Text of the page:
SHOULD THE NHS TREAT SELF INFLICTED ILLNESSES AND INJURIES?
Hospitals are overcrowded and Doctors are struggling to keep up with masses of patients that
are thrown at them. A huge number of these people have self inflicted injuries and illnesses.
Many people believe that the NHS should not treat these people, others think that they should
and others are in-between, saying the NHS should charge them for its service that are free to
others. Those who say they should be treated say it’s the NHS’ duty to supply healthcare to
everyone, no matter who they are or what they have done. Those who say they shouldn’t be
treated argue that it’s their fault, they should accept the consequences. What exactly are some
of the other points for and against treating self inflicted injuries and illnesses and how does it
The NHS has many founding principles, the basic ideals that are mostly followed closely. Now a
key one of these principles is that the NHS should provide a comprehensive service available to
ALL. This counts for all people, no matter what their age, gender or religion is and it should
make no difference when it comes to the NHS providing them with healthcare. So if that is the
case, does this extend to if their particular illness is self inflicted? The service is available to all
and intended for all, so whether their illness is self inflicted or not shouldn’t matter. Your
average Joe who has never needed the NHS’ help(or so they would like to claim) would argue
that the NHS should simply just charge these people for healthcare, the NHS is still providing its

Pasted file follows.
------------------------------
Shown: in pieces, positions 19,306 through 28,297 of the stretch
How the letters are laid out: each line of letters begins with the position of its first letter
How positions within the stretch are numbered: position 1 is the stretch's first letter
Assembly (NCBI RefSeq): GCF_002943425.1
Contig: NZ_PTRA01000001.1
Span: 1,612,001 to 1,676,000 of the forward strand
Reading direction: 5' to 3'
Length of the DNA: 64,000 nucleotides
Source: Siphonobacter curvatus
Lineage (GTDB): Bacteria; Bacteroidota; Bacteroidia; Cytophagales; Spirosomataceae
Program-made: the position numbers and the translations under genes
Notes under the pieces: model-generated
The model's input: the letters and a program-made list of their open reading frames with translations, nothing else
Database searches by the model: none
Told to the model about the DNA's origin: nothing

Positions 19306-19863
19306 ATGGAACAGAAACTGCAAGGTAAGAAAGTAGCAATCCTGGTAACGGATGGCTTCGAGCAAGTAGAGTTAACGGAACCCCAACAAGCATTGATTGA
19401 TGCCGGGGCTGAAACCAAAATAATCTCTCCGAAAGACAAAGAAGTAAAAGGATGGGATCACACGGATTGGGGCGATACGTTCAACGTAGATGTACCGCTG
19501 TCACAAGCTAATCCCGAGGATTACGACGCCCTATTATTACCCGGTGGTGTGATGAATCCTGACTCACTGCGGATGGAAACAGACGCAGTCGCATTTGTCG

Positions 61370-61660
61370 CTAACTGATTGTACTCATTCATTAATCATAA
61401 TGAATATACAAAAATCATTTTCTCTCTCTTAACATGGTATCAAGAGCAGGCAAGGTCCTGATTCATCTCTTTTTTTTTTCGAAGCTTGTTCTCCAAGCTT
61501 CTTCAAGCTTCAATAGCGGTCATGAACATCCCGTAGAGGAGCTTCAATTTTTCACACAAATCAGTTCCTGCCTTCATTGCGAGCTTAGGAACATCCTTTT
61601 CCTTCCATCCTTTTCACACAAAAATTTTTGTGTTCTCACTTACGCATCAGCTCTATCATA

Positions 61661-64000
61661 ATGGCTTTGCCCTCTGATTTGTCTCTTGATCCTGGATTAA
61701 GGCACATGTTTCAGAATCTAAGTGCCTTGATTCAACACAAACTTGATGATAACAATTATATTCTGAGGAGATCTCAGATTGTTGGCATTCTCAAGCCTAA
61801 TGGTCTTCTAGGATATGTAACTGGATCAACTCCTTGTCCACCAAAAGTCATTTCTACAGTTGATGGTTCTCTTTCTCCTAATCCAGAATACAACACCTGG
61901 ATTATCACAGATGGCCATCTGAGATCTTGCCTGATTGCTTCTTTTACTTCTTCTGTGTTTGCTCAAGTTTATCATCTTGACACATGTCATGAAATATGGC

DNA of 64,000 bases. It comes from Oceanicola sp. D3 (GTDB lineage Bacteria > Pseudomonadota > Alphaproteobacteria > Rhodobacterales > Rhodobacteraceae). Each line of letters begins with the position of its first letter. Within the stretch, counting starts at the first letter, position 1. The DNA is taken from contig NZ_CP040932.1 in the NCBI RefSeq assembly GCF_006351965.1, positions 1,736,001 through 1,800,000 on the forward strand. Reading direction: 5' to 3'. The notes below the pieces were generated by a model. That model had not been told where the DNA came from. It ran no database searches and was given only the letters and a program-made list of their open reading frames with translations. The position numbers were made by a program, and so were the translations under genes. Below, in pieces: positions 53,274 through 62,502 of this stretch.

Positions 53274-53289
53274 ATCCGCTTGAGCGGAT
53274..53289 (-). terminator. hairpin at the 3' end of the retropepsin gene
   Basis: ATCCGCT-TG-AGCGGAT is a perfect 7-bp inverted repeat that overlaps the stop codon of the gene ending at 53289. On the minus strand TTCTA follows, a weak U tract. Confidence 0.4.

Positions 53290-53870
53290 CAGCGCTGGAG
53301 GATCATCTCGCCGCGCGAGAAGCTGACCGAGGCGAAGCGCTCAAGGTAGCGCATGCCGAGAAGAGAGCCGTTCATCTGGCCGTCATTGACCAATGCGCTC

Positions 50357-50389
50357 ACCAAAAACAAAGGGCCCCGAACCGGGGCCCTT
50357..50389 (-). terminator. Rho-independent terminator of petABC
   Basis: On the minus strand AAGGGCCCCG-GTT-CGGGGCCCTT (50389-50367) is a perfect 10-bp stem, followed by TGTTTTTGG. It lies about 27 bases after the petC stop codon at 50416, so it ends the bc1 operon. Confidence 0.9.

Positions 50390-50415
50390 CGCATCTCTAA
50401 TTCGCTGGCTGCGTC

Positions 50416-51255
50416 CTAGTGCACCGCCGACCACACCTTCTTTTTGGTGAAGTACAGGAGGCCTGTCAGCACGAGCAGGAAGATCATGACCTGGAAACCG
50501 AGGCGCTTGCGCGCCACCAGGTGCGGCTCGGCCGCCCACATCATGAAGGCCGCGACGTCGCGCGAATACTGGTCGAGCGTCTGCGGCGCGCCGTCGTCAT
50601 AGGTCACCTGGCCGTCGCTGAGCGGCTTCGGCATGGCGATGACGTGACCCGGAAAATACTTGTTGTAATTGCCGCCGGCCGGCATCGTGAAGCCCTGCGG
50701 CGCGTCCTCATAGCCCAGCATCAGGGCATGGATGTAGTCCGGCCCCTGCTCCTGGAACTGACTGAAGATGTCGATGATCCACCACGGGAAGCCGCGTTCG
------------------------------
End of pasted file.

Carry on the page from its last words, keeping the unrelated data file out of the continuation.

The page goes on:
services to all, and it’s just charging some people for it. Well, that ties directly into my next
point and the next founding principle; Access to NHS services is based on clinical need, not an
individual’s ability to pay. So if someone ends up with liver cancer because of a drinking
problem but can’t afford something to eat that day, the NHS should only focus on the fact that
the person needed their services rather than that they are financially lacking. These founding
principles result in equality for all, which is a good thing for any circumstance but especially
healthcare, even more so when compared to the healthcare system in countries such as
America, where the quality of your healthcare is measured by the width of your wallet.
One messy area of the debate is what is defined as ‘self inflicted’. There would be a very
difficult grey area here, as self inflicted could be done on purpose, or by accident. What if the
person was involved in an accident that was their fault such as a fall? They could then be
charged for the treatment they receive if it became classed as ‘self inflicted’. Or what is
someone lied to their doctor about their symptoms in an effort to avoid the potential cost,
resulting in the person being diagnosed with something completely different to what they really
have, which could result in an even bigger problem. But reaching the conclusion of if it was s...